52 degrees this morning, foggy and rain, no walk, still have cough etc.
Some rain, foggy. Couldn’t walk anyway until I am feeling better from the coughing and head cold. Feeling a lot better yesterday, but still could feel the effects.
Reading a book about how the role of cars in cities is changing. Haven’t read enough yet to really develop an idea of where the author is going, but I do have some strong feelings about it.
While of course I grew up and am still in a car dominated culture, I have always felt that other forms of transportation were neglected, while the car was emphasized
Even while I was a child, i walked a lot, rather than being driven by my parents. I (this is not an exaggeration), walked 2 miles (each way) to a friends house when I was a child and sometimes we’d walk another 4 miles to see other friends.
Seems strange they were dirt roads when I was child and several years ago I visited “the farm” I grew up on and the roads were still dirt.
In fact, it had rained, and I gave up on driving on them, I didn’t want to end up in the ditch. No wonder my dad had an old army jeep!
Even in college I walked almost everywhere, regardless of the weather.
My first experience with public transportation of any real sort was in Denver when I worked several summers when I was in college. I rode the bus every place or walked, and I quickly learned the limitations of bus service, even though the bus service there was actually reasonably good.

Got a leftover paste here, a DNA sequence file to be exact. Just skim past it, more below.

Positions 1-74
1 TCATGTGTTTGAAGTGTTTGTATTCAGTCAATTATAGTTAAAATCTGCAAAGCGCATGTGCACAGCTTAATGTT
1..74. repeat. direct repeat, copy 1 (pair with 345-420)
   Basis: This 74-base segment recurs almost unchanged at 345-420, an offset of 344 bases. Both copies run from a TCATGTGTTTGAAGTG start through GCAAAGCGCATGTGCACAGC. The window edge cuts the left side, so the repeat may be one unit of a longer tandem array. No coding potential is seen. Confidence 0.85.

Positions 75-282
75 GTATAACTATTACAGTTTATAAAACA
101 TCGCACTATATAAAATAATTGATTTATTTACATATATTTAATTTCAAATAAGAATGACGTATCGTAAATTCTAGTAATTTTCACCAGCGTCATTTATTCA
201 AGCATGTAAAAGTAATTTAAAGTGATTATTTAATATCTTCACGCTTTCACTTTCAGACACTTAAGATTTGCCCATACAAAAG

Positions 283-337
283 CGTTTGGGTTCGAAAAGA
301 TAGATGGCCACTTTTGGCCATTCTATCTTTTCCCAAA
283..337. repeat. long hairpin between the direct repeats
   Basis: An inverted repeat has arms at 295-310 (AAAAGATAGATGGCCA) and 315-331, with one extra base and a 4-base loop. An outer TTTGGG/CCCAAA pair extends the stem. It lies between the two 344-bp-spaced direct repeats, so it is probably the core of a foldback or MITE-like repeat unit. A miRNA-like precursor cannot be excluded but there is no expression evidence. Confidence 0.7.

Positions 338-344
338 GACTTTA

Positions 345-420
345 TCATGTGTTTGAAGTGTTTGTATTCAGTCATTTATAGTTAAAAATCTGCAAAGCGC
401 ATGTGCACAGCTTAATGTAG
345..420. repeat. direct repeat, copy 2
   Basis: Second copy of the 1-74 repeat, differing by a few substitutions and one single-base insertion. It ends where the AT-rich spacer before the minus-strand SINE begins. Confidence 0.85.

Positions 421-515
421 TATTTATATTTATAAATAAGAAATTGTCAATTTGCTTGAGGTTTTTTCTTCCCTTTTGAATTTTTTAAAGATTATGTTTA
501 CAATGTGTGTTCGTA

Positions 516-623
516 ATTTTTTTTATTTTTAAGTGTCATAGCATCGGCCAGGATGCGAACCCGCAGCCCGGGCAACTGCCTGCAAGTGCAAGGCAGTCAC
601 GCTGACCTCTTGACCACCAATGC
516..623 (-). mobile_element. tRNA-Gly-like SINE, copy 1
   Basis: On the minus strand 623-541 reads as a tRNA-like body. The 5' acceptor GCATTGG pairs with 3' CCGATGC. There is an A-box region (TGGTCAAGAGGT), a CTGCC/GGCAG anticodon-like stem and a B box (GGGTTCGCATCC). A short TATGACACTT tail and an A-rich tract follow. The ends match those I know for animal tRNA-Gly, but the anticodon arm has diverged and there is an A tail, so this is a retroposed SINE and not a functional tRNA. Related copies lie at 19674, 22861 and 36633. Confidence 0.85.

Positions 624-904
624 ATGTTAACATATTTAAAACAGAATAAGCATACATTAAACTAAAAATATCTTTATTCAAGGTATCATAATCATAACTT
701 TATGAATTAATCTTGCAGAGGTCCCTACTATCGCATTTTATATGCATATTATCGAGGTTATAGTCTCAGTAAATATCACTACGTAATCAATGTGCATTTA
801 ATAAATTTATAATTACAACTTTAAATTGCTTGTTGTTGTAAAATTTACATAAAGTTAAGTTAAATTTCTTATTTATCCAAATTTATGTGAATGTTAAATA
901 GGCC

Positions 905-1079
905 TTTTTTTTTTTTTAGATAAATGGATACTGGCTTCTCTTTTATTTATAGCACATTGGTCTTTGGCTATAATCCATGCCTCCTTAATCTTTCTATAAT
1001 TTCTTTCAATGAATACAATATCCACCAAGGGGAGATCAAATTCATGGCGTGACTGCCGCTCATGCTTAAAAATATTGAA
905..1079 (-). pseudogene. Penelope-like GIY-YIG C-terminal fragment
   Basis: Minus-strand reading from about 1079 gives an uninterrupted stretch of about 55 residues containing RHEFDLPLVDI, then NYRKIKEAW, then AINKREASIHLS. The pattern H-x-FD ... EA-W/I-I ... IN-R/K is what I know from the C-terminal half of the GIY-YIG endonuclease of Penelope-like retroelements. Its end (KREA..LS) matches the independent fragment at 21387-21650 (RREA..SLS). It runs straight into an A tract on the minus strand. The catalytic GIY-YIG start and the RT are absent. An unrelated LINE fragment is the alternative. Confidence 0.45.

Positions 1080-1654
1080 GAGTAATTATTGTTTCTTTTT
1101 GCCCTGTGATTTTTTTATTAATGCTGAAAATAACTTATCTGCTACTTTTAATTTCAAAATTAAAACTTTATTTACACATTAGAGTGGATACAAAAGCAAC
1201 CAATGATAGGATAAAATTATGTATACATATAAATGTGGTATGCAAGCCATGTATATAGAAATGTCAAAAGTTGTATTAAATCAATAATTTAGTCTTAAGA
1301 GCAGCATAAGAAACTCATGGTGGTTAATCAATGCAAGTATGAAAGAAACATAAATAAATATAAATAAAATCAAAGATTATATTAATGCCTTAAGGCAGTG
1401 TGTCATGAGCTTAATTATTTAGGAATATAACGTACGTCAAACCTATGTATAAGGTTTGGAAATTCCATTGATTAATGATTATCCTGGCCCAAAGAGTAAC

I always thought all new streets and highways ought to be required to have a dedicated pedestrian/bicycle lane of some sort.
The city I live in now has a “free” bus service (literally free to the riders) which I feel is a good idea. I’ve never ridden it and don’t even know the route, but maybe I ought to learn more about it.
Apparently the economics of it make it actually cheaper for the city to use federal grants and advertising to provide free bus service. The city also is emphasizing bicycle routes that are logical and actually take you somewhere.
As I may have mentioned earlier, the problem is the “last few feet”, where there are good bicycle routes, and then suddenly nothing but very dangerous routes for the last mile or 1/2 mile of where you actually want to go!
Of course, the bicycle is a very logical mode of transportation if adequate facilities could ever be built for them where it was safe to ride them. Many bike lanes are literally a joke and probably worse then nothing, but it is improving a lot.
Of course the concepts of “walkable cities or neighborhoods” is a concept that could be developed if adequate public transportation could be developed for the times when people need to travel.
I thought maybe the “uber car” concept would at some point substitute for some the missing public transportation. When you consider the costs of maintaining a car, if you could avoid buying a car, you could afford to take a lot of trips!
Anyway, I am looking forward to reading the book. At least alternatives to the car (and I am not a car basher, I just think other types of transportation such as bike lanes, public transportation etc. should receive as much consideration as car transportation, with the realization that car transportation will always be primary in some areas) are now being emphasized.
That’s it for now, Sunday, April 2, 2017.